Total breakdown

Thursday 29th May – 204 miles – Tashkent

After a week in Samarkand, my ankle and hand had improved enough that i could ride. For my hand i could use the “cruise control” a very useful piece of plastic that fits in the right handgrip and i can use the palm of my hand to control speed! Very useful given the circumstances… I was not able otherwise to ride! And i certainly could not use my front brake! The foot brake would do!

So, that day we got up early as we wanted to make as much progress as possible.
However, we were told that the president, or some family member of the president of Uzbekistan, was visiting town, and as such, the town was locked. No one could leave and enter the town, and all traffic was banned from all main roads! It would be most of the day!
Hotel Emir was increasingly looking like Hotel california, you can come anytime you like, but you can never leave!
We sat around and chat in the courtyard, with other guests. A german couple was very pissed off as they had booked and pay for a hotel in advance, in another town!
A policeman came to the hotel. Maybe check if there were any snippers among us???
Then around 10 am, the hotel owner came to tell us that if we left within the next half hour and took the back roads,we  may be able to leave town. We jumped at the chance. By then our only thought was to make it to the border with Kyrgystan as soon as possible!
Using the awful backroads we made it out of town and into the ” motorway”. It was in a terrible condition! No  chance our VIP visitor was driving into town!
We wanted to avoid Tashkent and its crazy traffic, but there was no way to find our way round the trails and tracks.
Eventually ,as  we got closer to Tashkent, the weather turned terrible, very strong wind, massive clouds of sand, and then big storm. We completely missed the ring road and ended up riding toward the town centre.
We finally stopped at a car park, drenched and cold,  to try find where we were. A guy on a big 4×4 came to see us. We asked about the nearest hotel. He told us to follow him and he took  us to the local Asia tashkent. Expensive but by then we just wanted to get out of the storm and insane traffic.
Friday 30th May – 71 miles – Angren
We wanted to leave town early, in order to avoid the insane traffic…. But it was raining very heavily. We decided to wait a bit.
By midmorning, it was clear the heavy rain would last all day. We left. I can honestly say that i did not think i could make it out of Tashkent in one piece…. This is how crazy drivers are! They beat the brazilian… I never thought anyone could drive more dangerously than the brazilians, but the Uzbeks take dangerous driving to another level!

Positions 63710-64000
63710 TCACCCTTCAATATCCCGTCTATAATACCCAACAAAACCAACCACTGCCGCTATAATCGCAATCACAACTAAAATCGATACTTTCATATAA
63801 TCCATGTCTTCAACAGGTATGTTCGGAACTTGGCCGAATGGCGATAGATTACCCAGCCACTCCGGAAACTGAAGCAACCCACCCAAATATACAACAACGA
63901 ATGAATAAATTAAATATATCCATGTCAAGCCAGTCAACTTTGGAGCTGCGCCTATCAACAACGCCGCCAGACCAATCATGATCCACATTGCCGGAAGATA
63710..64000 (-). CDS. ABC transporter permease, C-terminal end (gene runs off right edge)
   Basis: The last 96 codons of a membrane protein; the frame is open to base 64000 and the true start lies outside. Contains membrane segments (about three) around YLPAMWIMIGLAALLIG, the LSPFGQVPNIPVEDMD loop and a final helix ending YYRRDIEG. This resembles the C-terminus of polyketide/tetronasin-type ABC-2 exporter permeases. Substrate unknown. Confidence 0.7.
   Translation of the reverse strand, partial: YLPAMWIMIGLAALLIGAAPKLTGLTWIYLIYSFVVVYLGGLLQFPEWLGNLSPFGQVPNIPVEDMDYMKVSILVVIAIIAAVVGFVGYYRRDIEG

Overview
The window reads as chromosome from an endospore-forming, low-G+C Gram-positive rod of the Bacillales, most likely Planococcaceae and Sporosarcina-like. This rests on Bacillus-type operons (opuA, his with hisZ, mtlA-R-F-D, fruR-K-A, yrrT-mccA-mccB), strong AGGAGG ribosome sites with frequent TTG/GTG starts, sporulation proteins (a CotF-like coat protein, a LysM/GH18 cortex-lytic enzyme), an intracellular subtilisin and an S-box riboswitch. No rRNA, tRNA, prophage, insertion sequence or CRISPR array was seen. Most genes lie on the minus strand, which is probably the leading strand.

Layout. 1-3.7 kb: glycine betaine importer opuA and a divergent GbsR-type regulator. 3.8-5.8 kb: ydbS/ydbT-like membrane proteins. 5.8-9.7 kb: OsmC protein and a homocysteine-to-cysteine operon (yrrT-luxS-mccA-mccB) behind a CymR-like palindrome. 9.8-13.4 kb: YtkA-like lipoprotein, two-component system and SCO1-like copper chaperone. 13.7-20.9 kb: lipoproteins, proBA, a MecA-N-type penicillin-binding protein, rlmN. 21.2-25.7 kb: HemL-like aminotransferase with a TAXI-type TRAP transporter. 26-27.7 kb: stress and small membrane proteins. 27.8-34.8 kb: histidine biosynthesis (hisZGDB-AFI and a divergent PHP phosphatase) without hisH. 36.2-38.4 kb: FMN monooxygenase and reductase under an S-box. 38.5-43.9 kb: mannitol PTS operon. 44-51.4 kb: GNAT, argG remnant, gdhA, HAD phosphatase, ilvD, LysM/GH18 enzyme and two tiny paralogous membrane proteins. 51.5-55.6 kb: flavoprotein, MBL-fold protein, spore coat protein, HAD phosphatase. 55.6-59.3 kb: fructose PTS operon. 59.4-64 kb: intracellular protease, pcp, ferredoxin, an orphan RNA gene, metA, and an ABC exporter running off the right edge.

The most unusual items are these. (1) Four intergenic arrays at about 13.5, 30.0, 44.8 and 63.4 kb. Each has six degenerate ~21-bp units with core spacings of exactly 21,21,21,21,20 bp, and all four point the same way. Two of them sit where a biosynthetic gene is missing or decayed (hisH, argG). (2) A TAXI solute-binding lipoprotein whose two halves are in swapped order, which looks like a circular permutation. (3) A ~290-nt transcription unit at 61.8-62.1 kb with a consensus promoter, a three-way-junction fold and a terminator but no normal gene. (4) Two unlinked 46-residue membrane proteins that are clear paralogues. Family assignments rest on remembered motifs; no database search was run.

By 1 or 2pm we were totally wet, very cold and could not continue. We got into Angren. We bought some fuel ( we found a petrol station!!! And it had fuel!). We asked there for the nearest hotel and got there.
Afterc checking our marital tatus we were allowed to have one shared bedroom. They seem obsessed about my marrital status in the fergana valley! Very conservative muslim region.
The good news is that we were about 3 or 400km from the border. We could make it to the border in one day, weather permitting.
In the bar restaurant of the hotel, we heard talking spanish. And the russian menu was translated by hand into Spanish… What was going on? Dying of curiosity, i went to speak to a guy. It happens that a spanish company is helping building the road. The team were all spanish engineers, electricians.
For the last two days, they had been out of work as the construction site had totally run out of diesel, No machinery could be used! Crazy country!
Saturday 31st May – Andijan – ? Miles
Get to the border! Get to the border! The weather was very cloudy, but dry so far.
We set off early, but it was very slow going all morning due to endless road works and constants police and military checkpoints. The region is apparently a hotbed for fundamentalists and there have been bombing and stuff…. And you can google Andijan 2005 for details on the Andijan Massacre…. So sensitive area for the government.
On the plus side we crossed a beautiful mountain range.
By lunch time, in the outskirts of Qoqon we stopped for some food and drinks. It  was now sunny and very hot again. We got talking to teenage boys about studies and universities in the UK. They were very curious about us.
Since the mountain, Alistair’s bike, which has been doing a funny engine noise for some thousands ofmiles, was getting louder.
We set of nontheless. Get to the Border!!!
About an hour later, in the middle of nowhere, the noise became much worse…. The engine sounded like it was going to seize. Something was badly wrong and we had to stop. It was obvious we could not carry on.
Alistair turned to me and asked: ” What are we going to do? ” there was nothing and no one around for miles and miles…..